To start off with Type 2 diabetes occurs when blood sugar levels rise beyond normal limits due to lack of insulin. Insulin is a hormone that is produced by the pancreas in response to carbohydrate (glucose) intake. After you have eaten a meal the pancreas detects the rise in BSL and secretes insulin. Insulin transports glucose into the cells where it is either used for energy or stored as glycogen in the liver/muscles or as fat in adipose tissue, therefore reducing blood sugar to normal levels.
The above response does not occur in those with type 2 diabetes, thus leading to elevated blood sugar levels. Consequences of increased blood sugar levels include cardiovascular disease, nerve damage and kidney problems.
As mentioned previously diet (carbohydrate intake) impacts blood sugar levels, and as type 2 diabetics lack the insulin response necessary to reduce bloods sugar levels back to normal it is really important to reduce carbohydrate intake, especially simple carbohydrates such as sugars, soft drinks/fruit juices and pastries.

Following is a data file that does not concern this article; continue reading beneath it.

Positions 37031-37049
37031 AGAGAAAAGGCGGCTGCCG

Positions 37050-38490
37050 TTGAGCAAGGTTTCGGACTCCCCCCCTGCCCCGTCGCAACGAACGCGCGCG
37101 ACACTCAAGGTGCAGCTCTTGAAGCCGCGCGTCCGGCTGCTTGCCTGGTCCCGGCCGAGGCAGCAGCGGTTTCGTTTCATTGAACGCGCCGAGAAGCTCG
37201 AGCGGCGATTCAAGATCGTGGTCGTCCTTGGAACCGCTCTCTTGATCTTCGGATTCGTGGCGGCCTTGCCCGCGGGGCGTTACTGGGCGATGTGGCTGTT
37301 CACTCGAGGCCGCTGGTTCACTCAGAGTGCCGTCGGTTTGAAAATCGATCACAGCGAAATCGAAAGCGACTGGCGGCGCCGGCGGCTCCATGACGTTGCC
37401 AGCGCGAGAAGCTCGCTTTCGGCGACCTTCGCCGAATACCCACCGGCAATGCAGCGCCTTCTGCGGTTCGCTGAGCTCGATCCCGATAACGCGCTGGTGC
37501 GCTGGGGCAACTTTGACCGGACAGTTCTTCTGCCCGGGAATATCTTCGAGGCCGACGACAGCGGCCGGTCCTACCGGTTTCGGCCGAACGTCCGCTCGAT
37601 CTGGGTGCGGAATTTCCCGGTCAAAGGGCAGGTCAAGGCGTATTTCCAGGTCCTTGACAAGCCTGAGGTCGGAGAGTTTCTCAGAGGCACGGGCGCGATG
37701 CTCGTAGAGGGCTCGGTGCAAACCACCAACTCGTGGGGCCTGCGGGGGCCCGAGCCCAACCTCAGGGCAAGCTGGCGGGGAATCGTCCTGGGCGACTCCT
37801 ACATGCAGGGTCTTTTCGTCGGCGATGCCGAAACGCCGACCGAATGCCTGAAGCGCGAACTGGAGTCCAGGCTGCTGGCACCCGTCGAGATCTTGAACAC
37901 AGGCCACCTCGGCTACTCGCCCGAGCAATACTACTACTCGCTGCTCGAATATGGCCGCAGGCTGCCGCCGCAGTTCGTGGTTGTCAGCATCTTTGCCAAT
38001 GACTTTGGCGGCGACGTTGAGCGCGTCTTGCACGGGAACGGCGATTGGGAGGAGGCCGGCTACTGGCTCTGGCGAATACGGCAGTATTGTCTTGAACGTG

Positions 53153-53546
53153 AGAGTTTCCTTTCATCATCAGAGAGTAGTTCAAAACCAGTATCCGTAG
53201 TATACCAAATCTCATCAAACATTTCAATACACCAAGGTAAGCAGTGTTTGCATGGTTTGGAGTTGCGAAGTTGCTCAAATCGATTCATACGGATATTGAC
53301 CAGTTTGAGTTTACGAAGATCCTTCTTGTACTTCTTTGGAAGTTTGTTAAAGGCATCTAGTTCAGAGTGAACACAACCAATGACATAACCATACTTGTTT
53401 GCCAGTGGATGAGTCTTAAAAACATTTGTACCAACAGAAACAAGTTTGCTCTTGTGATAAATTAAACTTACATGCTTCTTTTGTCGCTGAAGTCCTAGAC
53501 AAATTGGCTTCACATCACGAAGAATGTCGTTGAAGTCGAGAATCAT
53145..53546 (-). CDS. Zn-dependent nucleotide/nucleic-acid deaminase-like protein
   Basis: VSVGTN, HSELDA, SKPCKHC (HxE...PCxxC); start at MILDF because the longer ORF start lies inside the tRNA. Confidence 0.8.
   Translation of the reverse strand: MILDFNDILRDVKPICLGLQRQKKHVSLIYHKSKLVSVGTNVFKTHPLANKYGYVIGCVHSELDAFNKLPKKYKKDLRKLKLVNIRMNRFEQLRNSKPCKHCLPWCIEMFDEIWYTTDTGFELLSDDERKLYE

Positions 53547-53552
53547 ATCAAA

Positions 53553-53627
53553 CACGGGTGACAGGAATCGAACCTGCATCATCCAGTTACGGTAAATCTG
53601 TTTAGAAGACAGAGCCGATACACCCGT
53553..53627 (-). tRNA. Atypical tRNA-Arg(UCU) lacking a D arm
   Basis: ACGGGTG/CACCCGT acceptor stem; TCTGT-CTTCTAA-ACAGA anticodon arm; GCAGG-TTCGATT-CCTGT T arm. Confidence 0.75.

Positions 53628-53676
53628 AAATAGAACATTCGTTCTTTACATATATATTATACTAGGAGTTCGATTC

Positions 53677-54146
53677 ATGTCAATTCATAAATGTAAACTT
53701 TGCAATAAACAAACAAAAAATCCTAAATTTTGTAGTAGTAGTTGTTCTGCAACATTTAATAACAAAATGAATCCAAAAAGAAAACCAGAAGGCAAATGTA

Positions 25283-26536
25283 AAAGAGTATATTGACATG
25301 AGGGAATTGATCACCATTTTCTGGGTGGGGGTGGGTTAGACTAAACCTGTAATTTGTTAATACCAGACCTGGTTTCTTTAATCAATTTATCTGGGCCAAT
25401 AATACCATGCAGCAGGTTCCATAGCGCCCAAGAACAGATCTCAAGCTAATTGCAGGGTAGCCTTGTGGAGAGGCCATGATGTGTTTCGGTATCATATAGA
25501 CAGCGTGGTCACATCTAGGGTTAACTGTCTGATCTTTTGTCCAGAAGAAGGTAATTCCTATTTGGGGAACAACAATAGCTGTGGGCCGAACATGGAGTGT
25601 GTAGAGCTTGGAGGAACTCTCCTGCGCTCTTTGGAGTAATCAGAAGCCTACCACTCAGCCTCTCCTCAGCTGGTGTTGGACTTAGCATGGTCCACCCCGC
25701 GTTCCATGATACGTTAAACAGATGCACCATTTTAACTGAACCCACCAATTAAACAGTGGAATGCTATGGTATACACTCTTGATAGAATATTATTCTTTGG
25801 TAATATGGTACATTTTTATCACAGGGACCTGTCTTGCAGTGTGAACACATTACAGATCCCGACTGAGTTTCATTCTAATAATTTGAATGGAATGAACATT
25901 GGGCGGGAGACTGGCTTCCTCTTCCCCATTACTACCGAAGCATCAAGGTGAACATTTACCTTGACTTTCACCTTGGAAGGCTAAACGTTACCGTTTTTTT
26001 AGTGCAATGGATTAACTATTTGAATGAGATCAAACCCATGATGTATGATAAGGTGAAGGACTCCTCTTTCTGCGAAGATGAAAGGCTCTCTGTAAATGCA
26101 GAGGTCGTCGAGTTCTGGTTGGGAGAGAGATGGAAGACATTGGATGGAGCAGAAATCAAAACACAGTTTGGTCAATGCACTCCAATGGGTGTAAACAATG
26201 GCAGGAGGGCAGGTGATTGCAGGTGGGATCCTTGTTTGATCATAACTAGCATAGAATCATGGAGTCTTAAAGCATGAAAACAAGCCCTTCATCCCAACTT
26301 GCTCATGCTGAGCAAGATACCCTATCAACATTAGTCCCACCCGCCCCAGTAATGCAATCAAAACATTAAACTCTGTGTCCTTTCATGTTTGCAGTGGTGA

There is less known about the exact mechanisms by which exercise helps in diabetes management; however it is related to improved insulin sensitivity and glucose uptake by cells. When we exercise our muscles and cells need fuel, so our body responds by opening glucose transporters called Glute 4, thus allowing more glucose into the cells and reducing blood sugar levels.
Insulin sensitivity refers to how the cells respond to any insulin that is secreted. Although the insulin response is altered in type 2 diabetes, during the early stages some insulin is still released by the pancreas. Exercise improves insulin sensitivity and optimizes the cells response to insulin thus helping to reduce blood sugar levels, even when not exercising.
Report this post
You must be a HealthShare member to report this post.
to your account or
now (it's free).